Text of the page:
Another example of an area for careful planning is deciding if building/pushing new roads is needed. Consideration should be given on where the road is located based on soil type, topography, will the road be a temporary or permanent and whether or not it will cross any streams.  If stream crossings are unavoidable, the same, if not more planning and care should be taken as with the in-woods crossing on skid trails. There are several BMPs that should be used to stabilize the roads after the harvesting is complete such as water diversion devices like water bars, rolling dips, wing ditches, silt screen or seeding. These should be used whether the roads are new or existing. If this is not done then all the pre planning was for naught.  By planning and effectively implementing the proper BMPs the likelihood of preventing and controlling nonpoint source pollutions is greatly increased. 

An obviously important factor to the effectiveness of BMPs associated with timber harvesting is the actual contractor doing the logging.  This is where having a forester that has worked with several local contractors can be critical. If you prefer to manage the operation yourself then do your homework and get as much information about potential logging contractors as possible. I know that Louisiana and Texas have training programs available to logging contractors that specifically teach and train them in BMPs.  You can find lists of these trained loggers on the state forest service websites or the Texas or Louisiana Forestry Association websites.  For Louisiana these trained loggers are referred to as Master Loggers and in Texas they are Pro Loggers.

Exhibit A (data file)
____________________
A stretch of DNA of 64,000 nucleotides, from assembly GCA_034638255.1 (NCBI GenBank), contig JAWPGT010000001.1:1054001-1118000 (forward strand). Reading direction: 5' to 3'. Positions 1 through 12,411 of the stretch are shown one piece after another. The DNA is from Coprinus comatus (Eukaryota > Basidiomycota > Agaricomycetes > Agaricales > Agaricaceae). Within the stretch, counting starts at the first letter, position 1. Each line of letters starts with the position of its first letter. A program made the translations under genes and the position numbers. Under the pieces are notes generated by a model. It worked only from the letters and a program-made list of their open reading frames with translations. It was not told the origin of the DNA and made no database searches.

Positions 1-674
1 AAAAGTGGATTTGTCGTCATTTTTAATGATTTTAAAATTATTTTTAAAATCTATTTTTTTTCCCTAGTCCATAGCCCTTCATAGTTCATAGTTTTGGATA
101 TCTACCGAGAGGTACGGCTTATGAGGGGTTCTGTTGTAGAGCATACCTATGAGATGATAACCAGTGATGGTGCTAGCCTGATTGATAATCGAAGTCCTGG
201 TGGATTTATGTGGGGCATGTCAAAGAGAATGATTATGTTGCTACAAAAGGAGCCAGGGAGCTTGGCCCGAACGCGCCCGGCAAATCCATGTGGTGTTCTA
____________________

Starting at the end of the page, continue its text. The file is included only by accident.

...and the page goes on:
This brief article is simply a quick and general overview of what Best Management Practices are, how they are used and why they are important.  While in most states these practices are voluntary and the law does not require the use of them, forest certification programs driven by market demand has elevated the awareness and implementation of BMPs.  These certification programs require that individual landowners, timber investment management organizations and/or corporations participating either meet or exceed the recommended BMPs for each state where they own timberland or operate a manufacturing facility. Whether or not you are required by law or by participation in a certification program, we as foresters and land managers strongly encourage that you implement BMPs whenever you conduct forestry activities. First and foremost it’s the right thing to do for the protection, conservation and overall health of our environment. Secondly, it goes a long way in public relations, personal impressions and general acceptance of forestry activities as a whole. And if you are a landowner with money invested in timber, the forestry industry is an important part of the equation for the overall value of your land.

Most states have some available material describing their own Best Management Practices and any regulations associated with those practices. This material will give recommendations, definitions and describe in detail the implementation of specific practices and procedures. In most cases their BMP manuals are available in both hard copy and digital form. See the links below to review the Best Management Practices manuals for both Texas and Louisiana. Other links are provided for the TFA and LFA websites for lists of trained loggers and other landowner information.

-  Brandon White is a consulting forester and a licensed real estate professional for RecLand Realty in Jasper, TX. Click HERE for his contact information.

Texas Forest Service - Best Management Practices

Texas Forestry Association

Louisiana Forestry - Best Management Practices 

Louisiana Forestry Association